+/-Ace Pear Cider

2.7 (2-5-6-3-11)

Brew Better Beer

Sunday, January 11th, 2009

DJ Spiess over at the Fermentarium has some tips on improving your homebrewing. Whether you are a newbie or you’ve been brewing for years the advice can be helpful. Many of his suggestions don’t require any more equipment or effort than you are doing right now! For instance, pitching liquid yeast instead of dry, adding specialty grains (such as roasted or caramel malt) to improve flavor and head retention, or oxygenating your wort. He also suggests the no-brainer of using a one step sanitizer such as Star San. The most important, yet perhaps least obvious, recommendation is that you drink as many different beers as possible. It’s only by drinking interesting beer that you can understand and appreciate the component flavors and their interactions.

Chicory Stout

Tuesday, January 6th, 2009

Dogfish Head Chicory StoutFrom the ever-interesting Dogfish Head Craft Brewery in Milton, Delaware I have a bottle of Chicory Stout. This is rich dark stout made with roasted chicory as well as organic coffee from Mexico. Roasted chicory has a history of use, especially in Europe, as a coffee substitute. The interesting ingredients don’t end there, though. Sam decided to throw in St. John’s wort, licorice root, and oatmeal to make a robust and chewy brew. Let’s see how it is.

The bottle proclaims “Goodness beneath a bone white head.” I would say the head is much darker, but who is going to call them on that? It’s creamy and it lasts on top of the almost pitch black reddish stout. The nose is strongly roasty. Coffee and roast malt are prominent, but a dry, somewhat woody roast character is present as well. I am unfamiliar with that aroma, so I’ll attribute it to the chicory. The nose is subtle, with just a bit of caramel sweetness.

The flavor is rich, roasty, and robust. Dark coffee flavors mix with a playful bitterness that reminds me of tonic water. Some chocolate is hiding in there as well, a dark baking chocolate. An earthy, almost peppery hop character is noticable. The roast is strong and lingers, not too harsh, just in perfect balance. The creaminess helps there, with a full palate that is never cloying.

+Dogfish Head Chicory Stout

4.0 (4-7-8-5-16)

Finally Something Flemish

Sunday, January 4th, 2009

Duchesse de BourgogneI’m not going to hide my bias. Belgian beers are my favorites, and among them Flemish beers stand out as heroes among giants. I’m a sucker for anything funky: lambic and gueuze, Flanders reds and browns, saisons. The best beer I have ever tasted was a 1981 vintage Liefmanns Oud Bruin. So the fact that it has taken me this long to have one is insane.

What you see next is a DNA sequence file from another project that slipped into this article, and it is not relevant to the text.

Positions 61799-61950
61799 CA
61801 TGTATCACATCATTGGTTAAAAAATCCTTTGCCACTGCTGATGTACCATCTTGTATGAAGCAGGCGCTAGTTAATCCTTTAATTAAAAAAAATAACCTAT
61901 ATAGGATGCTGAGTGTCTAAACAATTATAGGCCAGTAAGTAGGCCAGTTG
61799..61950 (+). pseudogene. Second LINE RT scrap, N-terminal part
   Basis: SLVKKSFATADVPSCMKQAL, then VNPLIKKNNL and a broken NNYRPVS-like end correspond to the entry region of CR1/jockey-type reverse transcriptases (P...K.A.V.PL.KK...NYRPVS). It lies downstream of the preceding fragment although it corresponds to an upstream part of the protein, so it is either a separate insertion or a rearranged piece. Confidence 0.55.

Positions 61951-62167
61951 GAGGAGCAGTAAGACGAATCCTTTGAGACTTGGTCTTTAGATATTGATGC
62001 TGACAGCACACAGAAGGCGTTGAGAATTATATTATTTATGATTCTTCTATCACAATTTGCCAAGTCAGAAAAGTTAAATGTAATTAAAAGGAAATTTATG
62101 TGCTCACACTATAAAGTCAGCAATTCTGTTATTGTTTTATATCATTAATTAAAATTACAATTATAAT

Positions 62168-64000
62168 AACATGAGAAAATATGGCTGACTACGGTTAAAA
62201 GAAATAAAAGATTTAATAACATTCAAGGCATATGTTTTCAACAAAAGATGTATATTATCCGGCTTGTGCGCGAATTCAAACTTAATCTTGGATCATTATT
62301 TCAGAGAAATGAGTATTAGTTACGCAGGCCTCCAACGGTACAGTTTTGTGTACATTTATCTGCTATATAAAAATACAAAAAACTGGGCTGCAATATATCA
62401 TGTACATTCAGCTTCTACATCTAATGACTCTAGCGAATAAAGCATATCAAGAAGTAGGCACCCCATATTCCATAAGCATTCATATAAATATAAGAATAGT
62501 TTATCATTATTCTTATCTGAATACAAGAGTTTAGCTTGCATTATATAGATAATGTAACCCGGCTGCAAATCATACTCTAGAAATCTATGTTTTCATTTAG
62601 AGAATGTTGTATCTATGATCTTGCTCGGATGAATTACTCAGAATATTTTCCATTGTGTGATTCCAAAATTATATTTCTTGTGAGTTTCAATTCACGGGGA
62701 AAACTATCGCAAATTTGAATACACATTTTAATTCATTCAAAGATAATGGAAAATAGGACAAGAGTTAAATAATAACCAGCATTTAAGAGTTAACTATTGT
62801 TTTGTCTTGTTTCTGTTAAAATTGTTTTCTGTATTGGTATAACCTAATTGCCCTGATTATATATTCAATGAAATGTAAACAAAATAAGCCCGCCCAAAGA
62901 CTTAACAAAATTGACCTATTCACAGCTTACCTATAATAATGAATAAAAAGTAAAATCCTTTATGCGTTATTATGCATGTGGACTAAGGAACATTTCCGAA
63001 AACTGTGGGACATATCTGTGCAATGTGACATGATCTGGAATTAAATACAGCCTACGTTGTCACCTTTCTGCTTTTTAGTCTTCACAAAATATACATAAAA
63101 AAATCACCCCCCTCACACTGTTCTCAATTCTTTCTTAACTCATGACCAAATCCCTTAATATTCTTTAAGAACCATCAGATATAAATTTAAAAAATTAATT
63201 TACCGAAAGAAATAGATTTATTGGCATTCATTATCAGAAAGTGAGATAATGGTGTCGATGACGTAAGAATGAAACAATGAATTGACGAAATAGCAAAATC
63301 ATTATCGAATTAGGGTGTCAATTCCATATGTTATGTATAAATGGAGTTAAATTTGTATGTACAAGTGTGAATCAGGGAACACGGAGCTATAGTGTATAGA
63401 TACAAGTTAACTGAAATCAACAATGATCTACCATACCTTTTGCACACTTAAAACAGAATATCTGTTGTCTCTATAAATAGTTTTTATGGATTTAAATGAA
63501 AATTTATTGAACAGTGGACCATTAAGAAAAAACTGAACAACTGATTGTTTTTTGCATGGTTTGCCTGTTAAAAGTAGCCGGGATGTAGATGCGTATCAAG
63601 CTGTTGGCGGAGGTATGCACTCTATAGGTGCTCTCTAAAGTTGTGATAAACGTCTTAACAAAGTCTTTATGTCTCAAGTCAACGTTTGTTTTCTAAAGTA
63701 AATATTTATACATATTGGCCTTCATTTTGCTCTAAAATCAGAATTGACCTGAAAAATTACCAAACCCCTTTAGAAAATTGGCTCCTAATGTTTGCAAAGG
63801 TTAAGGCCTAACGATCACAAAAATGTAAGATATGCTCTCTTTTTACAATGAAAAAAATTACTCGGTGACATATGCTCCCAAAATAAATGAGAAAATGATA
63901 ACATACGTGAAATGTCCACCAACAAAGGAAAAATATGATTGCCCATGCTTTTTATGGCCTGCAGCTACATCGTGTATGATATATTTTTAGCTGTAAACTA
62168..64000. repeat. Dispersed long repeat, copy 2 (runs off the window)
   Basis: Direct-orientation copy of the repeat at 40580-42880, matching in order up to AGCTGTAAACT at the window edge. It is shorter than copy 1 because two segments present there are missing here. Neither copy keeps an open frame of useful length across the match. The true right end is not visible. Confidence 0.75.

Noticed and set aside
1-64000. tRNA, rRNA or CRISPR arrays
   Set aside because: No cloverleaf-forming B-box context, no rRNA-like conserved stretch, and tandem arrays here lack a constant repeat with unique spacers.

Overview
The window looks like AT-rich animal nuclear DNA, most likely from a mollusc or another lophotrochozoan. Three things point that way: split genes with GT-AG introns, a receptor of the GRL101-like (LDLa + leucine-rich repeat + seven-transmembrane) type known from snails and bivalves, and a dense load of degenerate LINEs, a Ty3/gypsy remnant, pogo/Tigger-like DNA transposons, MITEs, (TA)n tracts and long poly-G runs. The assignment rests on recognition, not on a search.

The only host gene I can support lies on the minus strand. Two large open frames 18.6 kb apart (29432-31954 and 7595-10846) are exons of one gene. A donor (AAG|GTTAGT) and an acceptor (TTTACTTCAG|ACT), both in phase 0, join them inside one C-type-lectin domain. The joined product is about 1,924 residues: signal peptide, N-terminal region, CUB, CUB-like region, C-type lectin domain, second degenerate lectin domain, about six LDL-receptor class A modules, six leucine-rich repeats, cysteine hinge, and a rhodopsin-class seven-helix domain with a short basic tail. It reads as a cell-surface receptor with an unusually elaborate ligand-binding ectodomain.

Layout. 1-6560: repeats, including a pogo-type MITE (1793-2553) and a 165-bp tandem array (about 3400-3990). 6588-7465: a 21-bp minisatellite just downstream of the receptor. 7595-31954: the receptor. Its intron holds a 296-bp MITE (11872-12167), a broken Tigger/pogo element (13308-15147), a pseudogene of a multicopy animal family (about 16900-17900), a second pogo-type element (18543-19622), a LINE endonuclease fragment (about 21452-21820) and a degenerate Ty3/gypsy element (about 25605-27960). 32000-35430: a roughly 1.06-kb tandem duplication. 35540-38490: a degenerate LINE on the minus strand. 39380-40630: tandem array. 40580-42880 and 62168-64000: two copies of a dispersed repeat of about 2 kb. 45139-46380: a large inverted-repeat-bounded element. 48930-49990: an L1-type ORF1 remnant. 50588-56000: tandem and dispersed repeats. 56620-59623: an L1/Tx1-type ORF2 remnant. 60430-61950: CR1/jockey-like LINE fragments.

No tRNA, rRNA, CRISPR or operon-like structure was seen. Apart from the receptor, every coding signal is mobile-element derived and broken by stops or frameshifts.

From the Brouwerij Verhaeghe in Vichte I am trying the Duchesse de Bourgogne, named after Mary, Duchess of Burgundy. All beer is variable. Other than the very biggest guys breweries cannot recreate the exact brewing and fermentation situations, and even if they could, the raw materials are never quite the same. This variability is especially prevalent in a brewery that relies on wild yeast or one that does extensive barrel fermentation or aging. As is traditional in Flanders, Verhaeghe uses both these techniques. The Duchesse is the most variable beer I have had. Sometimes it is as flavorful and smooth as the best of them, and sometimes it just comes out a vinegary mess. Let’s see how this batch is.

The Duchesse pours an opal mahogany red-brown. The tan head, while somewhat wimpy, is creamy and long-lasting. The aroma is strong of acetic acid; this comes through as balsamic and cider vinegar. There is also a heavy oak vanilla character and significant fruitiness. Berries and rhubarb are complemented by mango, pineapple, and kiwi. There is a bit of a caramel note as well.

The flavor is overall quite balanced between the caramel malt sweetness and a cider vinegar pucker. Oak, green apples, and raspberries coddle the sourness and temper its potential for fury. The small amount of residual sugar lends a hand, coating the lips and roof of the mouth and enticing the tongue. This one is somewhat more bitter than I remember, lending a complexity but perhaps detracting from the lingering sourness. That’s the best part of sour beer, by the way. As the various organic acids are neutralized in the mouth the flavor takes on new and interesting dimensions. A sour beer isn’t done with your senses for many minutes after the sip. The Duchesse is very much like this, with a lingering character especially on the tip and back of the tongue. The oak and the caramel linger a bit as well, but not as long.

Certainly not the best bottle I’ve had of the Duchesse but a fine example of her.

+Duchesse de Bourgogne

4.0 (4-7-8-5-16)